I'm looking to set up a podcast, and want to get started with the right equipment. My problem is I have no idea what I'm looking for in a mic, and what other things I need to record good quality audio.

I would prefer it if I could have some kind of portable set up, but mainly I'm just curious to know what I should look out for when I'm getting started.

If it makes I difference I run Mac OS X. What advice would you have for me when looking for a mic, and is there anything else I need to consider in a recording set up?

6 Answers 6


I recently posted a question regarding mixing multiple USB microphones as I am launching a podcast that will involve more than just me, requiring multiple microphones. I have tried many different approaches to mixing multiple USB mics and in short, there really isn't a comparatively good approach when trying to decide whether or not to go USB or use a "standard" microphone. SO, the first question is whether or not this is a solo gig, meaning you are the only one in the room, or if there are going to be others there with you; more than one in the room-->go standard...

If it's just you, then there are plenty of USB microphones out there that will give you good quality and maintain the ease and portability you are looking for. The downside to USB microphones is that in most cases, you are extremely limited in options for real-time signal processing functions such as a noise gate, for example.

The conclusion I came to was that going with a standard mic and a hardware mixer/audio interface provides the quality, reliability and predictability that using a USB/software solution cannot as easily provide.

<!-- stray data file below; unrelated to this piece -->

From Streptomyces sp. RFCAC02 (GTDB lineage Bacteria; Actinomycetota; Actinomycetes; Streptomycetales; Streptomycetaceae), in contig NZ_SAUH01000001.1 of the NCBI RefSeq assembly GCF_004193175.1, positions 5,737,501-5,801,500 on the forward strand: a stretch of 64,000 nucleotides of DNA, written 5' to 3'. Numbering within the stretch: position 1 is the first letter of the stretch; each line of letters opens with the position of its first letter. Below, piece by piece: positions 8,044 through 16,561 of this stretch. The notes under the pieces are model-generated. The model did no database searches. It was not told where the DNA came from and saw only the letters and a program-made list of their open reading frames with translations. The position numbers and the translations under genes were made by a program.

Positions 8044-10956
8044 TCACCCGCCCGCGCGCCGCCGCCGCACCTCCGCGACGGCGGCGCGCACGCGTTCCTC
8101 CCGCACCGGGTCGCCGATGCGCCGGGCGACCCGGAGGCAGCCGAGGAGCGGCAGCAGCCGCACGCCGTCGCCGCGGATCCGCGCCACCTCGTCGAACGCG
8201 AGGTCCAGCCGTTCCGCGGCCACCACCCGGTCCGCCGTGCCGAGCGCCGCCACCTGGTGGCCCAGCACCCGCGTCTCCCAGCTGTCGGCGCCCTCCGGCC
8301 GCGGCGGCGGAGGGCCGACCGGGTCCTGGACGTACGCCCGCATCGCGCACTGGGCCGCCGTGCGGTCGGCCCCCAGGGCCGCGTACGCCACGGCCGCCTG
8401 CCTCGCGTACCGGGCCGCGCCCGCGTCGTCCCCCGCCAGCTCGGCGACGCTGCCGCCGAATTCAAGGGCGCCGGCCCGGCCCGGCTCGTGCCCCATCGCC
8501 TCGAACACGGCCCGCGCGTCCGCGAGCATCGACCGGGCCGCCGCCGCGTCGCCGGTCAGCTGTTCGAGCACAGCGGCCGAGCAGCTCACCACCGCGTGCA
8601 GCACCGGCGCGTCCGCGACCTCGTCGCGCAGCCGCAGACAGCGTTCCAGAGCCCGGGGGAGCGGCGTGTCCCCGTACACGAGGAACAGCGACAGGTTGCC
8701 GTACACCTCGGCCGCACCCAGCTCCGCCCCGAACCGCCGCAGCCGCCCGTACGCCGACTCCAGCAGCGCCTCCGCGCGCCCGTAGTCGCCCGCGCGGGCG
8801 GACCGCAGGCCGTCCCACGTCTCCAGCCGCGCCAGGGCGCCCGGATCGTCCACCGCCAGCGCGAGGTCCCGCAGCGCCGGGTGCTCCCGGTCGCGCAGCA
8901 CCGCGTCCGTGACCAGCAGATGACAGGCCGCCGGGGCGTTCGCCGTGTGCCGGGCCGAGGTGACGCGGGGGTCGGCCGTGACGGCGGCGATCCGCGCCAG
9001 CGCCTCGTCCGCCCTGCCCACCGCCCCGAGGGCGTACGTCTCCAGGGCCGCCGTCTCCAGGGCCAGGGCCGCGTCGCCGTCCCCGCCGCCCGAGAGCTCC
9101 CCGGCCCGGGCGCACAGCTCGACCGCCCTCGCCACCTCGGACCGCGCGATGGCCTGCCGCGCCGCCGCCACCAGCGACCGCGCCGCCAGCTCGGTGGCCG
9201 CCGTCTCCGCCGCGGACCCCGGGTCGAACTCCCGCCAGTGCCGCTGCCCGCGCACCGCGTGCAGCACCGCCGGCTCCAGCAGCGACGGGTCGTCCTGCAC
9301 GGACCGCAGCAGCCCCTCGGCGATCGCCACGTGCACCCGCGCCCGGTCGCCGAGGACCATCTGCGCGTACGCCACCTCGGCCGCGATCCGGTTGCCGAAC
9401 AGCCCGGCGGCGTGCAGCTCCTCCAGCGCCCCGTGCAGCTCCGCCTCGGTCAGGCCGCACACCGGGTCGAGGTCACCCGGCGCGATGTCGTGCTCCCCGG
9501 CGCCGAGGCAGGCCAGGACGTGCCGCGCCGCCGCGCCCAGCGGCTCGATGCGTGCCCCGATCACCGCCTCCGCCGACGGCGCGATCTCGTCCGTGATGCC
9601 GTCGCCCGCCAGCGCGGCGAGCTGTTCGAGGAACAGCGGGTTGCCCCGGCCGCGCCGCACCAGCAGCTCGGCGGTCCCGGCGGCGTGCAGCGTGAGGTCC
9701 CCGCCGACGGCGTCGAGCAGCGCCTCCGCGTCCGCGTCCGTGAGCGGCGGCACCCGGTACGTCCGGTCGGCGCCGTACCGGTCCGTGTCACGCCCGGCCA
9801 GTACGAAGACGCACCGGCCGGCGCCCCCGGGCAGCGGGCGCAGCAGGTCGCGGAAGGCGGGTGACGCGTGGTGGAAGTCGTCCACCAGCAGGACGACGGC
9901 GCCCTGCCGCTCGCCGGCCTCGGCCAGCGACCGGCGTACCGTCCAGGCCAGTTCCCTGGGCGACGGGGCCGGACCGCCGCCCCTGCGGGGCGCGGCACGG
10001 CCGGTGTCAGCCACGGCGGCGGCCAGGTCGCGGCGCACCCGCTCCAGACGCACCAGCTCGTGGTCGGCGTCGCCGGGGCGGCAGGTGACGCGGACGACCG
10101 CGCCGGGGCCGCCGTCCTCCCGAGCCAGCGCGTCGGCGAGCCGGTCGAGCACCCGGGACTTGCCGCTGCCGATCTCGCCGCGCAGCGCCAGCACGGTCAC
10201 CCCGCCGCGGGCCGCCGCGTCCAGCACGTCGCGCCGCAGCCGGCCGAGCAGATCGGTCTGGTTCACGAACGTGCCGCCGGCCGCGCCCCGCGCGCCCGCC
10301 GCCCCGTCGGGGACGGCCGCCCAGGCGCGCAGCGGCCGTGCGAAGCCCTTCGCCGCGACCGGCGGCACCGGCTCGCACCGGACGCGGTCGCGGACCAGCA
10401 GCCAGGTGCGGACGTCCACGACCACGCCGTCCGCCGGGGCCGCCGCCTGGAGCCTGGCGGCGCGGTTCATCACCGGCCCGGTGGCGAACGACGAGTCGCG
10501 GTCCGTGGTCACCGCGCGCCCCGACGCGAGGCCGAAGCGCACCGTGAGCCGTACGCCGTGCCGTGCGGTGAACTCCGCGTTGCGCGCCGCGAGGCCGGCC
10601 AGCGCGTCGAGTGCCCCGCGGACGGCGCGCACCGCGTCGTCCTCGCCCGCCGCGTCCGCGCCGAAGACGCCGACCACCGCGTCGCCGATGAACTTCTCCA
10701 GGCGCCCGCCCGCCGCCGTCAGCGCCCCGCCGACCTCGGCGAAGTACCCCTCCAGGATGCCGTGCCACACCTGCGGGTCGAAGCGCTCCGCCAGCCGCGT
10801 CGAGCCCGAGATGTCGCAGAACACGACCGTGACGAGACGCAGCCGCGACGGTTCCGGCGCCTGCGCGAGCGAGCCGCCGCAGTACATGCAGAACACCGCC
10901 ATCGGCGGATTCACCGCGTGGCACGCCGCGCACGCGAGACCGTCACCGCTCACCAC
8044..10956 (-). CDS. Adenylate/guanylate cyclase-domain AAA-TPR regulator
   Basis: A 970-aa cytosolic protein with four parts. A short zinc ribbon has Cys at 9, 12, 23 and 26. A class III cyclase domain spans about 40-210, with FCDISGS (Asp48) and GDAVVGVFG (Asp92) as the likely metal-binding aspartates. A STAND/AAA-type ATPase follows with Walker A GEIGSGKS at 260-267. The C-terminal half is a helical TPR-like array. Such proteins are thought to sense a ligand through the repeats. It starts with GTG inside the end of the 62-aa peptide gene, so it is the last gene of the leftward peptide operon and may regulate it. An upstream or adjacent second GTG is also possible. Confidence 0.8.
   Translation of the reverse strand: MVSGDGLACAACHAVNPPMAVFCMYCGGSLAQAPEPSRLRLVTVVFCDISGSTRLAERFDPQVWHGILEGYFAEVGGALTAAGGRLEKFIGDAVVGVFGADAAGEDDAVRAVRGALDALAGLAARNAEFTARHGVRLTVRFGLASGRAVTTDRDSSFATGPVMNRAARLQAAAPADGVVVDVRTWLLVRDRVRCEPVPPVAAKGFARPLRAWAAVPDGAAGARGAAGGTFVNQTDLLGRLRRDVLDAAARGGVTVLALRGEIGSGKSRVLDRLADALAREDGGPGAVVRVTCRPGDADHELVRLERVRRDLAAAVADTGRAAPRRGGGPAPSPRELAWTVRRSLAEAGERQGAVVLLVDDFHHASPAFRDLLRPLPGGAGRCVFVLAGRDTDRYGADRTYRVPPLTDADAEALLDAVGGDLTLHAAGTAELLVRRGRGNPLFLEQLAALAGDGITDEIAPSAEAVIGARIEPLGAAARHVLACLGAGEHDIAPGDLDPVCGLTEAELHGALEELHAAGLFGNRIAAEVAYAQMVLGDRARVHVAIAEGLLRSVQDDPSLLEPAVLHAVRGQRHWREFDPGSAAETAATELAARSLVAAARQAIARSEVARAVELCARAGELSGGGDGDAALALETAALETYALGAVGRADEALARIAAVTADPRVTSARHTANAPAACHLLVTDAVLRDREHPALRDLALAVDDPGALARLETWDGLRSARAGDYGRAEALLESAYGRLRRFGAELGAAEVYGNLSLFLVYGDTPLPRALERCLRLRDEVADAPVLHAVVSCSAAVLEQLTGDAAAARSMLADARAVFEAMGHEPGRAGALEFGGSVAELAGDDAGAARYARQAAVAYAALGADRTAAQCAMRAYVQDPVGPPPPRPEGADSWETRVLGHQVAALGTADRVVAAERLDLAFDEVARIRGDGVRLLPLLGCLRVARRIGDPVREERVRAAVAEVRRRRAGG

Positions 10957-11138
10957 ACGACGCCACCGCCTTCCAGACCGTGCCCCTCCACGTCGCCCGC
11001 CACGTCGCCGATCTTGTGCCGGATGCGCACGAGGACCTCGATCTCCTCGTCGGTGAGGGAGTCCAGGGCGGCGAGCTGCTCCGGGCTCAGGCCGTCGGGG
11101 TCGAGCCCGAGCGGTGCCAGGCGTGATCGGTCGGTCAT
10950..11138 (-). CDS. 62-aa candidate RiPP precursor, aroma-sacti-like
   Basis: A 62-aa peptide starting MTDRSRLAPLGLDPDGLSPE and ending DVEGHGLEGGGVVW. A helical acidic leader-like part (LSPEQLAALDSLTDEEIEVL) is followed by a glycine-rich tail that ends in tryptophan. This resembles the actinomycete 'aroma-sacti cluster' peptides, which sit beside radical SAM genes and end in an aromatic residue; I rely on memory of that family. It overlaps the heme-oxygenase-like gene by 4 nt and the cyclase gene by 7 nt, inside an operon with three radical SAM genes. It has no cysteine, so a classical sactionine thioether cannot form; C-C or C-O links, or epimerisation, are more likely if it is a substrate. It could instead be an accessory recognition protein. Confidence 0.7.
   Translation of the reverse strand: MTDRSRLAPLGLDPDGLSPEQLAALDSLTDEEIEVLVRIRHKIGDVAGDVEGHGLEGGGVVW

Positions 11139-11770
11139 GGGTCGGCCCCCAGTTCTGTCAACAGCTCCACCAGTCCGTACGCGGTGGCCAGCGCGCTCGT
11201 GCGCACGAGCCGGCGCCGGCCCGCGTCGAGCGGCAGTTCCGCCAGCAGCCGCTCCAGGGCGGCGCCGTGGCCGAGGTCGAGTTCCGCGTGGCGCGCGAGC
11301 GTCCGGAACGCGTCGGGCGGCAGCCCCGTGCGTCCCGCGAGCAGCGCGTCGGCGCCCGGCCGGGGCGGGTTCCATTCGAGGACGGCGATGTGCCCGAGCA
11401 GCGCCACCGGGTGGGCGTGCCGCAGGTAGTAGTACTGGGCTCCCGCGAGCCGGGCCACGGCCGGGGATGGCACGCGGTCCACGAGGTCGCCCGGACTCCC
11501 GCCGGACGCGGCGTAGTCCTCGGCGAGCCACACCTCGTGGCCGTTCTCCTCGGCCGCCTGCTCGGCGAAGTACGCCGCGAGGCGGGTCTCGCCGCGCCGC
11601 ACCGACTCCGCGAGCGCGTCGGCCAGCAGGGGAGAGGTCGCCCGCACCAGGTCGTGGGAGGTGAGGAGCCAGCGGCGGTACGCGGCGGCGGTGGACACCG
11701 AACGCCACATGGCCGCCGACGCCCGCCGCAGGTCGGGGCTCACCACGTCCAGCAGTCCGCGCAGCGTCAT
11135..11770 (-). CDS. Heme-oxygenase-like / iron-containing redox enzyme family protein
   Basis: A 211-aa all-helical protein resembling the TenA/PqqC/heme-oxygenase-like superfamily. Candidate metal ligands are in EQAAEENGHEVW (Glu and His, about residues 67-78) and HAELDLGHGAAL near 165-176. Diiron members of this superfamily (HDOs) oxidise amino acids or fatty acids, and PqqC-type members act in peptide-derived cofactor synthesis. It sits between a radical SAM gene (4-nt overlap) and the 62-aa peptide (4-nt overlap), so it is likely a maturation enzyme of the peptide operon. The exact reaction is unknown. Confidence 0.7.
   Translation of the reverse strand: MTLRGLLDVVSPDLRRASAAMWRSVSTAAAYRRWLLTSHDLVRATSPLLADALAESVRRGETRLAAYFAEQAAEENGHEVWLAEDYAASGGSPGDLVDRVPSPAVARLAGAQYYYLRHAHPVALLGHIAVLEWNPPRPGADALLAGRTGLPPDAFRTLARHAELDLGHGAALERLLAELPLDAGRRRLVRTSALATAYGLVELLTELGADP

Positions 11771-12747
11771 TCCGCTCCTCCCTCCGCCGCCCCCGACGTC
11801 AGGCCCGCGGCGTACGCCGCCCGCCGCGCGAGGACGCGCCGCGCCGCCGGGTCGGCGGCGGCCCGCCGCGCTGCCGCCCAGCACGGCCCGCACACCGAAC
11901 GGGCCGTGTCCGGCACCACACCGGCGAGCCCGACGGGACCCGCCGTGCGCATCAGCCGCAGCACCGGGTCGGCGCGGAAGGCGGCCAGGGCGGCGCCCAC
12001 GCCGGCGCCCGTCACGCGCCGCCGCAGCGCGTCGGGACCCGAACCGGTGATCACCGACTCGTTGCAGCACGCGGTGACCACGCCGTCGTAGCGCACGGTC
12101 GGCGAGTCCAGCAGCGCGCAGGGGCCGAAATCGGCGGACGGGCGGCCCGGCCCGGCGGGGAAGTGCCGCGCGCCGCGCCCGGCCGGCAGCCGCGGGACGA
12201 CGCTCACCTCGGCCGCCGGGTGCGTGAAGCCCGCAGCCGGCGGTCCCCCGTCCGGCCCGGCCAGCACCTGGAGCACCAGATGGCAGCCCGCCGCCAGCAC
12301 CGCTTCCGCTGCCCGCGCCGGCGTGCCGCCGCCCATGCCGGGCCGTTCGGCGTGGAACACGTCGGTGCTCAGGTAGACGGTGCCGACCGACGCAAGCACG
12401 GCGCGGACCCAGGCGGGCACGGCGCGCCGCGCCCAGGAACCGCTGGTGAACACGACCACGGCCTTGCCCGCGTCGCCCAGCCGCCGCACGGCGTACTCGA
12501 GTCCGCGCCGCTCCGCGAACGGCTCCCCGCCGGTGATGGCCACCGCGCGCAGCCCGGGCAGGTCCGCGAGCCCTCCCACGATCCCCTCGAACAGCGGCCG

I use the Shure SM58 for basically everything at the moment, it's a real versatile mic and would be great for your podcast. Use a wind protector as well though. I've used it for recording voice auio (like a pdocast, some radio tags), micing up bass drums and amps for live shows and even recording samples from randm household objects! It's a great quality mic, check it out :)

  • A great mic, very versatile, you definitely can't go wrong with it
    – bot_bot
    Feb 5, 2011 at 21:21

I used a combination of Audacity and a Samson CO1U USB microphone when I started. From a hardware perspective, that seemed to do the trick. Arranging a useful recording area is vital though, and takes a lot more effort than you might realize. I had success with the Samson, though I noticed that the recording level would vary according to which USB port of my MacBook Pro I selected. After about six months, the Samson CO1U picked up a lot of static and recording an optimal level was impossible. I learned from all this though.

First I realized that I wanted real time audio monitoring, which is something that USB mikes don't allow. Perhaps there are ways to minimized the delay, but I couldn't reduce the lag to make monitoring useful.

Secondly, I wanted a system which wasn't so reliant on USB power to record a good level. I needed an amp that would regulate itself better than the USB bus did. I ended up buying a Rode NT1A and a Mbox2 mini external amplifier. The rig is portable and records much more reliably.